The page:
TORRENTIAL rain for St Edmund, our Sebastian-like protector, his
cult a thousand years old. Thin and shiny on his plinth, bristling
with arrows, he watches us process by under our umbrellas as we
hurry into the dry.
Legend has it that he was 15 when they crowned him King of the
Angles on Christmas Day on the height opposite my bedroom, this
being the borderland of the East Angles and the East Saxons - a
German prince who had inherited the crown. For many years, he was
our patron saint. Then the crusaders changed him for a soldier - St
George. Some would change George for Edmund at this moment, but
when one is old, one tends to make do with existing arrangements,
all passion being spent.
Frances Ward and Janet Wheeler are less feeble, and have
presented us with a fiery anthem in which holy Edmund's
decapitation, horribly reminiscent of what has been occurring at
this moment, makes him a shockingly contemporary Christian. There
is no escaping the darkness of every age.
Time was when history in church was a local tableau staged by
children. Now, it is terribly grown-up. Bronze St Edmund on his
plinth in the pouring rain is the young man who leaves England for
Syria to "help out", and is murdered for his pains. Time was when
days like this were county pageantry; now, they stage human history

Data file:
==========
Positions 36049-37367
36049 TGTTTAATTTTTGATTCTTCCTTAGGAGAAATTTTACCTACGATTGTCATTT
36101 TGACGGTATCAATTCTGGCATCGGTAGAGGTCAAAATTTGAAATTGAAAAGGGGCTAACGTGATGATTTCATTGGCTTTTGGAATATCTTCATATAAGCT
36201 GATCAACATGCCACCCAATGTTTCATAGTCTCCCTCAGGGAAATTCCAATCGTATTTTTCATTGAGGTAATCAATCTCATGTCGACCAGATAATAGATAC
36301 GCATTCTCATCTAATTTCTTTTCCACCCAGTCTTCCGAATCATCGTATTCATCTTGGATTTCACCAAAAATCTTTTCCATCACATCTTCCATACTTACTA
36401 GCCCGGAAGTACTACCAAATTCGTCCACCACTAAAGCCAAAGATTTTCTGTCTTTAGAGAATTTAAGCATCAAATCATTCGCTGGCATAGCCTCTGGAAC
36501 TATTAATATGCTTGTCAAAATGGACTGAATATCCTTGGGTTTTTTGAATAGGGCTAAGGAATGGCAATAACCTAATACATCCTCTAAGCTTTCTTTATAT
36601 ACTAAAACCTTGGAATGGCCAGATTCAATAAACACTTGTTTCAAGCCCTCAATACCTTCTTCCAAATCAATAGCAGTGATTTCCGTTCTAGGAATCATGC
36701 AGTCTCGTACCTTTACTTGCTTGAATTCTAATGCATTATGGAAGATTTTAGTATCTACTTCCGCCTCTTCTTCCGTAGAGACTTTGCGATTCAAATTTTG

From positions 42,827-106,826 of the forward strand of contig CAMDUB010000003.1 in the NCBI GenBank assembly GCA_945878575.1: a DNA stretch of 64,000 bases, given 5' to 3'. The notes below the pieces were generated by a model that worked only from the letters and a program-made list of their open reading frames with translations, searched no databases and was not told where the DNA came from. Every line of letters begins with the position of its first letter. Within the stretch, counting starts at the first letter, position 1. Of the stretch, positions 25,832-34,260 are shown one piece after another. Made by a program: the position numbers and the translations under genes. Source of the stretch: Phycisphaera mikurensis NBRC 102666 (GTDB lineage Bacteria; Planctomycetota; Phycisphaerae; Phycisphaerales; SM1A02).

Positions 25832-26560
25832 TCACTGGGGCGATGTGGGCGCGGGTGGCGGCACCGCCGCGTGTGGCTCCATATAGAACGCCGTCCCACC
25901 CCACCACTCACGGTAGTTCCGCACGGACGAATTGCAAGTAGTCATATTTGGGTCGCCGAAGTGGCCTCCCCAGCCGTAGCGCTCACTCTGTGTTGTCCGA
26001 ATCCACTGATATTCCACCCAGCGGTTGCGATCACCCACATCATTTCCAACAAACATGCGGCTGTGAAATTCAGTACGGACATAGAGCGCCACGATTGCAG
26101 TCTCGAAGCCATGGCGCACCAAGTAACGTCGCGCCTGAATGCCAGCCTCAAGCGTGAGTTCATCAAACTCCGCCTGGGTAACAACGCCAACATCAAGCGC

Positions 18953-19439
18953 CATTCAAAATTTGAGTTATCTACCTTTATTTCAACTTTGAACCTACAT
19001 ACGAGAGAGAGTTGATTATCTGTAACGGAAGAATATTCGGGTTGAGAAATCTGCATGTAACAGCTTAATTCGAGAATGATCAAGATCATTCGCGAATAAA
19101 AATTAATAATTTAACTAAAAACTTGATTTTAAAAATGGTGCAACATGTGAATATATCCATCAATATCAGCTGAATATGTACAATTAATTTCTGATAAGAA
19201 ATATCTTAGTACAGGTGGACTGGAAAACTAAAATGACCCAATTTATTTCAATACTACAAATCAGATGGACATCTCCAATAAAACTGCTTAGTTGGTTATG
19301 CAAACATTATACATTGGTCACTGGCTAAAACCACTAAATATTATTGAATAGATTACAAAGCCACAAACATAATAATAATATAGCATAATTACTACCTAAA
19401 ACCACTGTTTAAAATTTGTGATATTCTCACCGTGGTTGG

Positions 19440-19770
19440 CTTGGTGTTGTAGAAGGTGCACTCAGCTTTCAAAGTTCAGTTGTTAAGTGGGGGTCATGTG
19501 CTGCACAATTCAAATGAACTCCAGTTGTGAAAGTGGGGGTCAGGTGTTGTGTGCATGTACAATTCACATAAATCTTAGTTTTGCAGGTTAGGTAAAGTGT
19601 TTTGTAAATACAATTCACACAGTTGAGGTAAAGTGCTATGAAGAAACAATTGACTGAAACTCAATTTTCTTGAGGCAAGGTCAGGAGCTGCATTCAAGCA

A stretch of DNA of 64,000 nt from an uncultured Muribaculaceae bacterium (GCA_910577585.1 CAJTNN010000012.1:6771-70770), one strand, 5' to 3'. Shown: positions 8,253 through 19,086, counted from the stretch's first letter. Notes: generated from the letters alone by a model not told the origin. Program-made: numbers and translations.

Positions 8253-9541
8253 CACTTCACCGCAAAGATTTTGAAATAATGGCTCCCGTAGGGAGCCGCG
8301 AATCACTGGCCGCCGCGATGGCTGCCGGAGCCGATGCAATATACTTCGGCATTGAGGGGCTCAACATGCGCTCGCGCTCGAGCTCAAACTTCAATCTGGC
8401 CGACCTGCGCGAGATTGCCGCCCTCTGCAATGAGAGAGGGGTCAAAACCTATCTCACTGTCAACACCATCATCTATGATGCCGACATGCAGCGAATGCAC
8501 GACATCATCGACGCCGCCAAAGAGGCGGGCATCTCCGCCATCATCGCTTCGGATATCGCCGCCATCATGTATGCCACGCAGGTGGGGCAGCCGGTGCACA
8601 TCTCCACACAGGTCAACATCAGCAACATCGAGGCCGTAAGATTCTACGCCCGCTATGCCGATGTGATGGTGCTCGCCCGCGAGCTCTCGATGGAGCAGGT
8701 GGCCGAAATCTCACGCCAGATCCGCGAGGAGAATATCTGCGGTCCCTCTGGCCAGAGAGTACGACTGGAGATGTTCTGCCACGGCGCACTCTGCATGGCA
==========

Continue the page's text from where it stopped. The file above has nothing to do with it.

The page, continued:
of the moment, and it can be terrible.
No peasants today, only mayors in tricorne hats and golden
chains, a Lord Lieutenant, the higher clergy, bell-ringers, and the
dear familiar faces of those who make great churches spotless, who
laaunder, brush, polish, arrange flowers, mend, lay markers in huge
books, carry processional crosses, hand out this and that, and keep
the rich interior movement going. And trumpeters for Britten's
Fanfare. And then Marriott's oceanic plea for wisdom,
love, and might to "move o'er the water's face".
I fancied that I could hear the rain bouncing on the leads and
the gargoyles' guiding it to the ground. Old churches take the
local climate in hand, splashing it away from their walls,
channelling it into graves and beneath huge trees. The distant
sound of it accompanies the anthem, a Beowulfian hymn by the Dean
and her friend, a confrontation of the barbaric and the Christian.
That continuous war of opposites in which nothing seems to change
whatever the century.
Christ is revealed, but so is human enormity. Hope looks on.
Robert Bridges echoes Christ's sad prophecy on the Jerusalem
Temple, then brand new. When George Herbert died, they called his
poems The Temple. He called them "my writings". But the
Church of England sees its language architectur-ally, building up
its faith to dizzy heights and allowing it to sink to depths from
which it has to be rescued.
On St Edmund's Day, everything is said, sung, and done to the
sound of the rain - a steady autumnal downpour that finds out where
roofs are fragile, and roads are sinking. Our car has to nose its
way through it, like an ark pointed towards a haven, its windscreen
wipers like a metronome. Or a pulse.
We travel through a hurricane, but when we brake and stop, it is
hardly raining at all. It is not quite light when I look for
Edmund's coronation hill over the Stour. It is, at usual, no more
than a watercolour brush-stroke; a barely visible sign that he was
there. And thus here with us still.